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Brand-less bargains

We recently headed off to our local supermarket armed with a calculator and notepad (standard issue for oily rag shoppers) to see how much shoppers can save buying generic unbranded products instead of the named brands. The results were staggering, but first let’s explain a little about unbranded products.

It’s not quite true to say generic products are unbranded because they are usually sold under a supermarket brand name. The Progressive owned supermarkets (Foodtown, Countdown and Woolworths) use Home Brand and Signature while Foodstuff outlets (Pak N Save, New World and Four Square) use Pams and Budget.

We selected a shopping basket of 20 everyday items – the things nearly everyone put into their trolley. Our shopping list included: spaghetti, diced tinned tomatoes, toilet paper, dishwashing liquid, baked beans, biscuits (ginger nuts), sugar, flour, dog food, cat food, milk, rice bubbles, rice, tinned peaches, vinegar, cooking oil, ice cream cones, cheese, tea bags, and eggs. We placed the best-known brand in one basket and in the other we placed the house brand equivalent, and then headed to the checkout to see the difference. And there really was quite a difference.

In every case the house brand was cheaper. Five were more than half the cost. Vinegar was 56% cheaper, spaghetti 55%, baked beans 55% dishwashing liquid 52%, and cat food 50%. The average saving across all twenty items was 36%! In other words, the basket of unbranded products was more than a third cheaper.

For the average family, that adds up to a significant saving. Those spending about $250 a week on groceries could easily save $50 a week by switching to house brands, which adds up to $2,600 a year. For many people that’s like an $80 a week pay rise! If you use that money to repay your mortgage the savings would grow to hundreds of thousands of dollars over the lifetime of the loan.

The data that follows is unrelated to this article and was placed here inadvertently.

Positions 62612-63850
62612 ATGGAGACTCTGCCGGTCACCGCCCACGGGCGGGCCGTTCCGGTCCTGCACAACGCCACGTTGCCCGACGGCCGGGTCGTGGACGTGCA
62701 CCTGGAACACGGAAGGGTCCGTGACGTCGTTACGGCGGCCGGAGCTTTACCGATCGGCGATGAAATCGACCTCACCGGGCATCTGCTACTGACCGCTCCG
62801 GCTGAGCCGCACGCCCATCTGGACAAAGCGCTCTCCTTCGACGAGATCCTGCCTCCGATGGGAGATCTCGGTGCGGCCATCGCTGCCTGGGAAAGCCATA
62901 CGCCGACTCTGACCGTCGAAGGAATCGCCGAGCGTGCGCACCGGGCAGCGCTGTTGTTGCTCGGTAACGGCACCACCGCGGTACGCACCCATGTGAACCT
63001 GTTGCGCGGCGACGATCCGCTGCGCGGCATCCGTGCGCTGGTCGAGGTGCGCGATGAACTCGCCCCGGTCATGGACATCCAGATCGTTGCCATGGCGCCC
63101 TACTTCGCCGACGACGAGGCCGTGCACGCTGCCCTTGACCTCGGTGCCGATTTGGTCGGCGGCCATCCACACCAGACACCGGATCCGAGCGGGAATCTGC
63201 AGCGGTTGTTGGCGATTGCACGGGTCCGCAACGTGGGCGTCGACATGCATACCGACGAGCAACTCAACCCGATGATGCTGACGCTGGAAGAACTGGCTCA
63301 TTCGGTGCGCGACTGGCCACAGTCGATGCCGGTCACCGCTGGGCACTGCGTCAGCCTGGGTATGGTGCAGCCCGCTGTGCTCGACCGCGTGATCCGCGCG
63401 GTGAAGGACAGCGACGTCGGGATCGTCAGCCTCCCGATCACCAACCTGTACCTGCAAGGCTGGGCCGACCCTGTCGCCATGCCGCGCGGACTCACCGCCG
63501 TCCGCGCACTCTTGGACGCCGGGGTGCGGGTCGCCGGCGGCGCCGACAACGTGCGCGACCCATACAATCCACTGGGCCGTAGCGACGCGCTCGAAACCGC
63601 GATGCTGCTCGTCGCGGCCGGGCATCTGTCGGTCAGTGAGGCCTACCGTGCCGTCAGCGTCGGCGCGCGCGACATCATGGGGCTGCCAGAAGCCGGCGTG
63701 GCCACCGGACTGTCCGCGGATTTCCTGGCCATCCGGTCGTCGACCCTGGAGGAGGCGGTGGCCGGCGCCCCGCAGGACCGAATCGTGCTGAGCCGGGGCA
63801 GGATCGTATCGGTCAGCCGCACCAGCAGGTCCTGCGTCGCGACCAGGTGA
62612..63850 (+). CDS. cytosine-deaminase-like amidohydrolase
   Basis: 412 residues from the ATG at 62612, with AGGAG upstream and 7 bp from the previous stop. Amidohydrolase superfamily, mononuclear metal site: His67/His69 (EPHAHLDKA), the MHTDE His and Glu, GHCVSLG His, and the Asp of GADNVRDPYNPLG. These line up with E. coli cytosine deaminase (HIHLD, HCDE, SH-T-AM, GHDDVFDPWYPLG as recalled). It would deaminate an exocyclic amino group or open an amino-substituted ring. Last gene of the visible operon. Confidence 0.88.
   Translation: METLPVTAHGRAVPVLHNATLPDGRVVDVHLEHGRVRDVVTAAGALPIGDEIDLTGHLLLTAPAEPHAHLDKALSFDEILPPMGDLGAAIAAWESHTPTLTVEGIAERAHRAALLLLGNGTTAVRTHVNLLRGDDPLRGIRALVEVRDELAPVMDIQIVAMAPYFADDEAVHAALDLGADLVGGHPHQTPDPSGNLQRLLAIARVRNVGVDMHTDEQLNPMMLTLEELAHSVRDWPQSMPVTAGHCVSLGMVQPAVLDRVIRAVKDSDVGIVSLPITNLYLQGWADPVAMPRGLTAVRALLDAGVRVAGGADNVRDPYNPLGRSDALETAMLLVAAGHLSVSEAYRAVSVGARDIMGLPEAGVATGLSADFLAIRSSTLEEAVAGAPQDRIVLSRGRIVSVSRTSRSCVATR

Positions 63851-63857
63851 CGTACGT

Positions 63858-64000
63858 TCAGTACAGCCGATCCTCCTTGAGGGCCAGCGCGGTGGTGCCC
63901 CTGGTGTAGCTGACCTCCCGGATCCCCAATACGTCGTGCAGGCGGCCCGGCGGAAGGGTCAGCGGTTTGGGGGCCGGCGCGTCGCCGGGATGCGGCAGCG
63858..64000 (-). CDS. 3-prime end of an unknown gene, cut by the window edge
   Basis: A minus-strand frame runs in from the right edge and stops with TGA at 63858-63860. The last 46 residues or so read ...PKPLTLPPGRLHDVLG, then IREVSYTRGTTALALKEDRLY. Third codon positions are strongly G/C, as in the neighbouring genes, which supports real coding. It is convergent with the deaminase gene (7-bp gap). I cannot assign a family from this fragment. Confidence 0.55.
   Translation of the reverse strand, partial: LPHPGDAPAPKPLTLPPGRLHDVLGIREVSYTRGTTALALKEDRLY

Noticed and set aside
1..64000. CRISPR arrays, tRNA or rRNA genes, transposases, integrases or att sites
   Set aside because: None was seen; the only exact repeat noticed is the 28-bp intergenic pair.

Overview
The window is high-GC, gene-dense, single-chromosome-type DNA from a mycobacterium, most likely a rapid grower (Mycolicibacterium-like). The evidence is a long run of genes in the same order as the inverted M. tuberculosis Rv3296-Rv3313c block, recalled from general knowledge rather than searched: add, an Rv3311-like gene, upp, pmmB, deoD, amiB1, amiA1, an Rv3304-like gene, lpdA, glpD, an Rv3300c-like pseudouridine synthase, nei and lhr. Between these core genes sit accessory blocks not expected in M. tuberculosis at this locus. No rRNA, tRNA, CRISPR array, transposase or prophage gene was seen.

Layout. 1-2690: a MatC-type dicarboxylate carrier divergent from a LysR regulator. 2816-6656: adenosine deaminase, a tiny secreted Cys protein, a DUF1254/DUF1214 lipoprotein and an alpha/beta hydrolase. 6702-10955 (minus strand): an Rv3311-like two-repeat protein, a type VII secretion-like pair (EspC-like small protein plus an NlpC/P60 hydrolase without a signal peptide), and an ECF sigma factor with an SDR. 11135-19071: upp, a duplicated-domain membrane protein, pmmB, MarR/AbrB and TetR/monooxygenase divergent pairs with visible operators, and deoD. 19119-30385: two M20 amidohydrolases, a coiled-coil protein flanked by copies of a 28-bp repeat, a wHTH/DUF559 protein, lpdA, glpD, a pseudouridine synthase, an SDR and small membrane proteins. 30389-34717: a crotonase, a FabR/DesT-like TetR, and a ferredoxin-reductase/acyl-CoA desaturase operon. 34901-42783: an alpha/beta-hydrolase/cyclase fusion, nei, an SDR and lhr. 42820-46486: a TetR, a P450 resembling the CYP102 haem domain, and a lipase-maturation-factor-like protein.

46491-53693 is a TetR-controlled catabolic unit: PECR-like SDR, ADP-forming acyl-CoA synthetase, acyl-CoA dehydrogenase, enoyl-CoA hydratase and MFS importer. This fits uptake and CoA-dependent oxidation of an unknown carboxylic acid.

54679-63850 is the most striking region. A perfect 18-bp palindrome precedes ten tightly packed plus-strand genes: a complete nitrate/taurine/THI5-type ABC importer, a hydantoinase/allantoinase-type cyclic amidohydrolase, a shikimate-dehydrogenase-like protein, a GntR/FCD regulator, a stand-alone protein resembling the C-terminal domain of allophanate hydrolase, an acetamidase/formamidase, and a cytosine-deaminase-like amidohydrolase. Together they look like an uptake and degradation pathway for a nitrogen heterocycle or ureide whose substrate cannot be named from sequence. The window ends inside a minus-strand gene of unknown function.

The crazy thing is, in many cases the only difference between the branded and unbranded product was the packaging and label! It was the very same product in both, that came off the same production line.

We were not surprised to discover the big difference between branded and un-branded products. Branded products are heavily promoted. Promotion is expensive, and each can of beans, box of tissues or whatever carries part of that cost.

The message is clear. Buy house brands.

The other thing to be a little wary of is thinking buying bigger is cheaper, as a member of the oily rag club discovered when buying flour. They compared the cost of 5kg and 1.5kg bags of house brand flour and found it was 10 cents cheaper per kg to buy the smaller bag. Just goes to show sometimes buying in bulk is not cheaper!

Do you buy house brands? Have you noticed any difference in the quality of the product?


By Frank and Dr Muriel Newman.

Read more Oily Rag articles here.

You can contact the Oily Rag community via the website at or by writing to Living off the Smell of an Oily Rag, PO Box 984, Whangarei.